The world autism awareness day blog!
Hello everyone, welcome back to a special episode of Aspire. So what has happened in the world of Thomas this week? The big ticket thing that has happened this week is World Autism Awareness Day. I made my way down to Manly to participate in Aspect’s scavenger hunt. Not only that, I was also interviewed by Ten News. You can check that interview tonight at 5pm…
World Autism Awareness day, or WAAD for short, is celebrated on the 2nd of April every year. Not only that, April is also known as World Autism Month (or WAM for short). So there is black history month in America, the madi gras parade and days for us to remember like ANZAC day; but what makes celebrating people with autism important? The Centres for Disease and Control has estimated that 1 in 68 children in the US have been identified to be on autism spectrum. Now we can’t take this as fact because there are other studies worldwide that suggest a different rate. However, it does get you thinking about rising numbers of people being diagnosed wtih autism.
Temple Grandin once said that if the autism gene was eliminated from the gene pool you would have a bunch of people standing around in a cave, chatting and socialising and not getting anything done. I think this is a brilliant quote because people on the spectrum have a different way of thinking. I think this is why we had the likes of Albert Einstein and Bill Gates; minds that pursued their passions not letting their faults, whatever they may be, let them down. We may be different, but not less.
A Parental Opinion
On today’s blog I talk to Adam Toms about what it is like to have a child on the spectrum, his song and other musings.
“As Mitch started growing up in the world, we didn’t know he had Aspergers. We thought it was the terrible 2s, and just that it was a severe case of them. We were asking ‘is it really supposed to be like this?’ Some of the episodes were really intense. The autism topic didn’t come up until March last year, during kindergarten. For the previous couple of months the staff had been taking notes and observing the kids, including Mitch. They called us in and brought it to our attention and recommended that it was something we should check out. So we went to the paediatrician and some external resources and we ended up with a final diagnosis by November last year.
The relationship between Mitch and I is the only one I know. There is nothing else to compare it to because that’s the one I have and that the one I live with every day.
Mitchel’s attention span is a lot like most other kids. He will spend a couple of minutes strumming a guitar or playing with the drum kit. Like most people on the spectrum he is very sensitive with his hearing. If he is not in control with it, he doesn’t want anything to do with it. He understands music and what I do. When I go to play at a gig he will always ask me if I will get any money! I always tell him that I am going to go sing and make people happy and he understands that’s what I do.
Riley our second son is turning 3 this month and we have started the same process of diagnosis with him.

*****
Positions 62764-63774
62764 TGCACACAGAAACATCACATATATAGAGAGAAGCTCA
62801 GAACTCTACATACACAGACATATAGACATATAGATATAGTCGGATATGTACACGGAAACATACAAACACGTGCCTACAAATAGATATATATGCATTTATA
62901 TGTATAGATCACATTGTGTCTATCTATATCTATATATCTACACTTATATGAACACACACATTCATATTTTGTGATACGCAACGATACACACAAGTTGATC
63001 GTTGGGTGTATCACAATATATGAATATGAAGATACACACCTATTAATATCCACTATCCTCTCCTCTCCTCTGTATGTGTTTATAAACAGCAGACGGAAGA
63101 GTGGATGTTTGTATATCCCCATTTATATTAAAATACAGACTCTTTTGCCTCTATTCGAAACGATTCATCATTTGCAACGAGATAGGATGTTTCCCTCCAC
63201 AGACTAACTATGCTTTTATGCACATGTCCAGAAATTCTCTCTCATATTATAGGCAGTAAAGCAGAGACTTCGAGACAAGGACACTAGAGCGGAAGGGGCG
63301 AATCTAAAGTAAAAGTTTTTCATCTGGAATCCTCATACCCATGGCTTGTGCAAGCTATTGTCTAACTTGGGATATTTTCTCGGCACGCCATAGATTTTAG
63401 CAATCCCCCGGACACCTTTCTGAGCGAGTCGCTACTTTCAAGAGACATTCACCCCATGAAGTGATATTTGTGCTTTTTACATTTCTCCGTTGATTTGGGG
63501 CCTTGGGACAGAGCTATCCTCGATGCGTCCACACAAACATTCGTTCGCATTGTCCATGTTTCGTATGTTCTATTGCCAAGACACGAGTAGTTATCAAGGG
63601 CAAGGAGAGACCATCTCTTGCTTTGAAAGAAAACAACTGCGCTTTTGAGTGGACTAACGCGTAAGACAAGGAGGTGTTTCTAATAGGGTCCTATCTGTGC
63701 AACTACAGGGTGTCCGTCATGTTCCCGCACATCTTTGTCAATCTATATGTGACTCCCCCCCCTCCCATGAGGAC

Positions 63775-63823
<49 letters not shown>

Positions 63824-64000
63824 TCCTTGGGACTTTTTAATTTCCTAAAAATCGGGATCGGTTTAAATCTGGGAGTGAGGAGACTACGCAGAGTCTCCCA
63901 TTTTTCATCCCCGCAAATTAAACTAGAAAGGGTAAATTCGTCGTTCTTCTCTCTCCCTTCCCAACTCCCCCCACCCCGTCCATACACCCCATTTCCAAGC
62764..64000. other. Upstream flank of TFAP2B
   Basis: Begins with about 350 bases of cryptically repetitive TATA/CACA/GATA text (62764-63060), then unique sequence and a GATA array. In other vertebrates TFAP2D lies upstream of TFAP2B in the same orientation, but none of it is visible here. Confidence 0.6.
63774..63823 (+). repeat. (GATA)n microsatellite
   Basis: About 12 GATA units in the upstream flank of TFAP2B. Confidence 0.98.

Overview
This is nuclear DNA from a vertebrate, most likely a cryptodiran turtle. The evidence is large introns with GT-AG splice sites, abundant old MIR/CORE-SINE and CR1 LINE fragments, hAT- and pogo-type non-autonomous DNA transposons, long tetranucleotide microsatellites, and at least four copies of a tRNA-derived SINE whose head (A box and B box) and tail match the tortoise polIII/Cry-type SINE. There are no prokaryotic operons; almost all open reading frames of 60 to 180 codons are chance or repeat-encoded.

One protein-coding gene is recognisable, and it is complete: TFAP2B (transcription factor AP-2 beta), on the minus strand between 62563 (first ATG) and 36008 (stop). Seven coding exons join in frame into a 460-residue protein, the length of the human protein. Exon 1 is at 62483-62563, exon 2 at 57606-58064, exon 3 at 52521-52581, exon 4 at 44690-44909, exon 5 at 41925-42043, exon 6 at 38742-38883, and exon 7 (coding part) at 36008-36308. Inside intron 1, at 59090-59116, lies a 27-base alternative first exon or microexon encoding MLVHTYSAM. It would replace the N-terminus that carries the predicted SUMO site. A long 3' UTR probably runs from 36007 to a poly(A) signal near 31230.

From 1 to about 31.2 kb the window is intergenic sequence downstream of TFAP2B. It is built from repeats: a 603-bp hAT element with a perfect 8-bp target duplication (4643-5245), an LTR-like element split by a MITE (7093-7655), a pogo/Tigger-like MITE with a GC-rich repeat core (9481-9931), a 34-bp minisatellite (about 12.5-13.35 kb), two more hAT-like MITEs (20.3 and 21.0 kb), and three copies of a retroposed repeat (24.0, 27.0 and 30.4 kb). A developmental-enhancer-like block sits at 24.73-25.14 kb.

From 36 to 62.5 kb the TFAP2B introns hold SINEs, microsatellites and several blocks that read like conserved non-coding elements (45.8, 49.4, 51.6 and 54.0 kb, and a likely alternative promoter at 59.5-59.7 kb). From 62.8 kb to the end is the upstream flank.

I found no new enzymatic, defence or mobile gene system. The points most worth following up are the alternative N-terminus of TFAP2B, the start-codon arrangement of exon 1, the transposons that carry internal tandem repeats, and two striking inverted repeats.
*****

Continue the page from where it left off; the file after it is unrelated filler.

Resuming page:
For the parents that are having trouble with trying to understand their child on the spectrum I would say: read a lot, go to workshops, and research as much as you can.
My Two Cents
Growing up without knowing I had a condition, I didn’t really recognise many instances where there were people on the spectrum. I guess my first experience with Autism was watching Boston Legal. I saw a man by the name of Jerry Espensen, a socially inept individual brilliantly show off his legal mind. He had ways of coping with his anxieties, even though some of those methods seemed a bit aggravating to others. Little did I know a few weeks later I would be asked about the very thing that would affect my life.
Even though I was proud of my Aspergers I guess I was still a bit unsure about whether it was a good thing to have or not. The first time I met Berinda Karp she congratulated me on having Aspergers. I was bewildered, what on earth did she mean? Congratulating me on something I have; I didn’t earn it.
Over the past few years I have become a big fan of our community. We are continuously growing and developing in the world. But the world itself is doing the same thing. So we need to become more than what we already are, so that maybe one day we can all live a life of harmony.
If you missed the Ten news item, you can still catch it here http://tenplay.com.au/news/national/2014/4/2/understanding-autism
I see people on the spectrum achieve great things around the world, from Susan Boyle becoming a singer known around the world, to Dan Harmon making it in the Television industry with his show “Community”. I would like to say more but alas that’s just a teaser for next week. The minds of those on the spectrum are truly fantastic; they aren’t just the minds that work in Silicon Valley but in everyday life. Sure our communication skills might not be the best but when our minds go on task there is nothing shy of a supernova that can stop us!
That just about wraps it up for this week. Just a bit of news from last week’s topic, This was sent by reader Jade - an interesting article on Autism and Learning! http://themotherlist.com/mother-tore-label-nurtured-sons-hidden-genius/ . So remember folks, Donkey Kong may need barrels, Tony Stark may need the Arc Reactor but all an Aspie needs, is their mind!
All of the proceeds from Adam's single 'I wouldn't change a thing' and 50% of the proceeds from his album are going to Aspect. Click here for more.
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